Stagecoach

Sight Cymru and RNIB Cymru Swap with Me Day

06 Aug 2015

Bus drivers in Blackwood got a taste of what life is like for people with sight loss this week as they swapped places with their passengers.

Stagecoach in South Wales, Sight Cymru and RNIB Cymru teamed up for a special “Swap with Me” event designed to build understanding between drivers and bus users at the bus depot on Penmaen Industrial Estate.

Drivers were blindfolded to experience what it is like to navigate to and on a bus with sight loss, and visually impaired bus users learnt about the challenges of communicating with customers from the driver’s seat. Bus drivers also experienced wearing “sim specs” which simulate different types of eye conditions.

Throughout a ‘Swap with Me’ experience bus drivers are paired with a blind or partially sighted passenger so that they can talk about how they feel and what advice can be shared. 

Earlier this week Stagecoach signed up to RNIB's street charter at its headquarters in Perth, Scotland.

Ceri Jackson, Director of RNIB Cymru, said: "Local bus travel is a lifeline which provides an important means of transport and independence for blind and partially sighted people. Stagecoach has made a great step towards making bus travel more accessible for people with sight loss.”

Angela Knowles, Development Manager for Sight Cymru, added: “Improving the travelling experience on local buses for blind and partially sighted people is extremely important.  For members of Sight Cymru’s “See It My Way” project it is often their only means of transport.  The “Swap with Me” event is a great way to promote a mutual understanding of the challenges experienced by passengers and bus drivers alike.  Thank you Stagecoach.”

Yvonne Laurent, Caerphilly was paired with driver Lyn Williams, 62 of Ynys Du. Yvonne said: “Today was a good chance to help the drivers to learn how hard it is for blind people, from actually getting on the bus to finding a seat. When you ask for help, you’re putting responsibility on the driver. You have to look at it from the driver’s point of view, they don’t want to be responsible for someone.”

Carl Williams a Stagecoach driver from Porth Depot said:  “I think this course has helped both drivers and passengers and I am more aware of the difficulties that people with visual problems encounter on public transport”.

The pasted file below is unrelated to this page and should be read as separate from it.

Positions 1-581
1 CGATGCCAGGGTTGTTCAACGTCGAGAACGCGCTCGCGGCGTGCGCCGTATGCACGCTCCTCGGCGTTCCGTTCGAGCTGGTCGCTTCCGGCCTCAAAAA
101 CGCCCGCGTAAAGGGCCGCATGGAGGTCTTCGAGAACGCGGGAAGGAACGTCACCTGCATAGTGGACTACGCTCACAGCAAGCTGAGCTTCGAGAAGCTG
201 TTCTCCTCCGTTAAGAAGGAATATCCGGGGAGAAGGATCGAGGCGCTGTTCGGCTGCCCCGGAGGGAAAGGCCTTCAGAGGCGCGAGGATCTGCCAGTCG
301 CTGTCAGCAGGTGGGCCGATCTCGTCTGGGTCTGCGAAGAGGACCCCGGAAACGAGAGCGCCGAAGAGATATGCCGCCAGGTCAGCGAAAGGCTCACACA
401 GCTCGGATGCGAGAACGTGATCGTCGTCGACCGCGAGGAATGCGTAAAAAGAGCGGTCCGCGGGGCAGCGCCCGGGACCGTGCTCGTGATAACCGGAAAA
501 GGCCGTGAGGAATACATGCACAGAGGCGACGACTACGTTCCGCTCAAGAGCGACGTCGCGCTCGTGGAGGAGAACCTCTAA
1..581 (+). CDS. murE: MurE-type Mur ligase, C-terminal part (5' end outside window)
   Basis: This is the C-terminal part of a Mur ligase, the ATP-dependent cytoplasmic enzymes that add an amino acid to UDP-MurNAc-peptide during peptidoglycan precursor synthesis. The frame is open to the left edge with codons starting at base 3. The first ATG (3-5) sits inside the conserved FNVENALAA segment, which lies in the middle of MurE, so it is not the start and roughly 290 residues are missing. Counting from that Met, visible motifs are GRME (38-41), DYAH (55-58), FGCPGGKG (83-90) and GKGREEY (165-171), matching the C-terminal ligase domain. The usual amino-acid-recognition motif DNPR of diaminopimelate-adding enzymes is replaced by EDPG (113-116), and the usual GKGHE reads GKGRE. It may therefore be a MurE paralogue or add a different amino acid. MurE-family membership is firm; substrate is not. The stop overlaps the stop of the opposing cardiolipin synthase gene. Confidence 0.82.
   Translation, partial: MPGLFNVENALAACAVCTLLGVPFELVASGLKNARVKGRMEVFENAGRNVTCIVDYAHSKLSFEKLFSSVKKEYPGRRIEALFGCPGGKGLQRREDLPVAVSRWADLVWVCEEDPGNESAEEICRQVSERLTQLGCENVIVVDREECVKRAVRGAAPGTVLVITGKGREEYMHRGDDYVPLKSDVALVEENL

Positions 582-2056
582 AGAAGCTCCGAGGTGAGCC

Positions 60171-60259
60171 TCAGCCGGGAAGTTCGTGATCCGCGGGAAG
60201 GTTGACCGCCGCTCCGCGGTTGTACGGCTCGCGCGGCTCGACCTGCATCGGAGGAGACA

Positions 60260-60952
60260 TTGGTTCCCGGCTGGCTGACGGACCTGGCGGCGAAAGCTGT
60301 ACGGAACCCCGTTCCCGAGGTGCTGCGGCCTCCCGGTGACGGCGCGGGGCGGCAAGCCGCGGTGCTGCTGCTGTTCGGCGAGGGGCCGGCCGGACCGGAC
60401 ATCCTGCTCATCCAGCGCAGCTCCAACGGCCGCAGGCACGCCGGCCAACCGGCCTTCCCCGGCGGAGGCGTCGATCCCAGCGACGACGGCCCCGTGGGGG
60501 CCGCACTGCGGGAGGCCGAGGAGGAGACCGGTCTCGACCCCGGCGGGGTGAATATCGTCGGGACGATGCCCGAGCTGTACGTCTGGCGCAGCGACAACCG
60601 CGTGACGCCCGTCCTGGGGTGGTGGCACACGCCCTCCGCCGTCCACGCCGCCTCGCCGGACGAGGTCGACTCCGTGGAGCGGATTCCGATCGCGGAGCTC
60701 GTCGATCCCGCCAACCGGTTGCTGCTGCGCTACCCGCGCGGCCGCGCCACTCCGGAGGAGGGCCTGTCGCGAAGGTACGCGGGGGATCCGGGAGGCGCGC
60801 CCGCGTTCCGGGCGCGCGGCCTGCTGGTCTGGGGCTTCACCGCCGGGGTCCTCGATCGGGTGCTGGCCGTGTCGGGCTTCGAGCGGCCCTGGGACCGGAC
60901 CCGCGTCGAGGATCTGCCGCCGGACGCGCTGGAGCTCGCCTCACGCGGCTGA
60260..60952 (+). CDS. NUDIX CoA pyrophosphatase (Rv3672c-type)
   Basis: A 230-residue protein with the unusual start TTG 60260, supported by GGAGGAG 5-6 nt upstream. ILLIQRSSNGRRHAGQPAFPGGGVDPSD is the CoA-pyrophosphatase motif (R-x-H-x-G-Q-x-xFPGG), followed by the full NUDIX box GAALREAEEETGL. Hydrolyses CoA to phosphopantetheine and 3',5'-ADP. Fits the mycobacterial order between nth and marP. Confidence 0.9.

Richard Davies the Commercial Director added: “The drivers from our Blackwood, Caerphilly and Porth depots who took part in the event all found it enlightening. The event fell within a week of Stagecoach signing up to RNIB's Bus Charter, which confirmed our commitment to accessible transport. A further Swap With Me event is planned in Merthyr Tydfil in September and we hope it will be equally as successful.”

Julie Wayte, 45, of Machen was paired with driver Daniel Thomas, 25, of Caerphilly. Julie said: “I wanted to come along today to explain about some bad experiences I’ve had in the past. I asked a driver to tell me when a certain stop came up, he must have forgotten because when I got off I was in completely the wrong place – at the side of a field! I didn’t know where I was and my dog wasn’t able to navigate.

“I think the drivers have understood how bus travel is different for blind and partially sighted people. Lots of drivers are very helpful, but it takes something like this event to make them aware.”

Bus driver Daniel said: “I was asked to attend today and jumped at the chance. I’ve not had much experience of passengers with sight loss. Today has definitely helped me understand the needs of people like Julie.”

Mathew Richard King, 40, of Porth wore Sim Specs that simulated the later stages of sight loss. Mathew said: “I attended today because I encounter blind people in my job, and I wanted to experience what it was like for them when they get on my bus. When I tried to find an empty seat while wearing these glasses – well it was terrible! Not so much scary, as totally confusing. I know these buses very well, so I knew there was a step, but I couldn’t find it! The orange handles are very useful, without them I’d have been lost.”

Heather Oldfield, 81, of Llanbradach had a go in the driver’s seat

She said: “The driver’s seat is very comfortable, you can adjust the height and shape to suit your body, but there is a lot to think about when driving a bus: the different fares, the comments of the customers getting on and off, remembering all the brakes and signals, and of course the traffic.”

“As a blind person, there are problems I face that I never even thought of when I was sighted. Some of the problems are inevitable, but so many of them can be lessened. Simple things like being told where your stop is. That’s why I think today was so important, and so successful: it’s all about communication. If you have good communication, that’s so much better for both sides, so I enjoyed today talking to a driver to explain my concerns, and listening what it’s like to be in a driver’s position.”